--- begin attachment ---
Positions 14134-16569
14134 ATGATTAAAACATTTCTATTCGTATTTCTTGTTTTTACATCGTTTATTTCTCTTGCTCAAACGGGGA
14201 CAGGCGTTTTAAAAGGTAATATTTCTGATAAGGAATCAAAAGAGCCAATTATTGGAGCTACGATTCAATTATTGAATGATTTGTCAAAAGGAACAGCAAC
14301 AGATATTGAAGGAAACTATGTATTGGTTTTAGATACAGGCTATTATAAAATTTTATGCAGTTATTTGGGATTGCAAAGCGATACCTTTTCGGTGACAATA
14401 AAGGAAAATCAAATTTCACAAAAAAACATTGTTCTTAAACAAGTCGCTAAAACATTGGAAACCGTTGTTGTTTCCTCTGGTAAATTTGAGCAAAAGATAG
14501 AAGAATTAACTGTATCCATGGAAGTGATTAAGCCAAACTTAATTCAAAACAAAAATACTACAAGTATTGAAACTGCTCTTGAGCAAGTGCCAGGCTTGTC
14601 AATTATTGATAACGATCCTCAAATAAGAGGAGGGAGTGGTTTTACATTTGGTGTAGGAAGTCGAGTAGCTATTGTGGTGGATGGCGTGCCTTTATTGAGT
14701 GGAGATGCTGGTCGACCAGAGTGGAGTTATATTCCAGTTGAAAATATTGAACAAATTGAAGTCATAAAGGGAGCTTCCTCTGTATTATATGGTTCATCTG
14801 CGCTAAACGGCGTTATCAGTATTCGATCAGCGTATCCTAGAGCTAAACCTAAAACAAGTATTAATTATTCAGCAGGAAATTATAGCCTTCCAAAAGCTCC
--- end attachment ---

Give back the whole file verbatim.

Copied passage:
Positions 14134-16569
14134 ATGATTAAAACATTTCTATTCGTATTTCTTGTTTTTACATCGTTTATTTCTCTTGCTCAAACGGGGA
14201 CAGGCGTTTTAAAAGGTAATATTTCTGATAAGGAATCAAAAGAGCCAATTATTGGAGCTACGATTCAATTATTGAATGATTTGTCAAAAGGAACAGCAAC
14301 AGATATTGAAGGAAACTATGTATTGGTTTTAGATACAGGCTATTATAAAATTTTATGCAGTTATTTGGGATTGCAAAGCGATACCTTTTCGGTGACAATA
14401 AAGGAAAATCAAATTTCACAAAAAAACATTGTTCTTAAACAAGTCGCTAAAACATTGGAAACCGTTGTTGTTTCCTCTGGTAAATTTGAGCAAAAGATAG
14501 AAGAATTAACTGTATCCATGGAAGTGATTAAGCCAAACTTAATTCAAAACAAAAATACTACAAGTATTGAAACTGCTCTTGAGCAAGTGCCAGGCTTGTC
14601 AATTATTGATAACGATCCTCAAATAAGAGGAGGGAGTGGTTTTACATTTGGTGTAGGAAGTCGAGTAGCTATTGTGGTGGATGGCGTGCCTTTATTGAGT
14701 GGAGATGCTGGTCGACCAGAGTGGAGTTATATTCCAGTTGAAAATATTGAACAAATTGAAGTCATAAAGGGAGCTTCCTCTGTATTATATGGTTCATCTG
14801 CGCTAAACGGCGTTATCAGTATTCGATCAGCGTATCCTAGAGCTAAACCTAAAACAAGTATTAATTATTCAGCAGGAAATTATAGCCTTCCAAAAGCTCC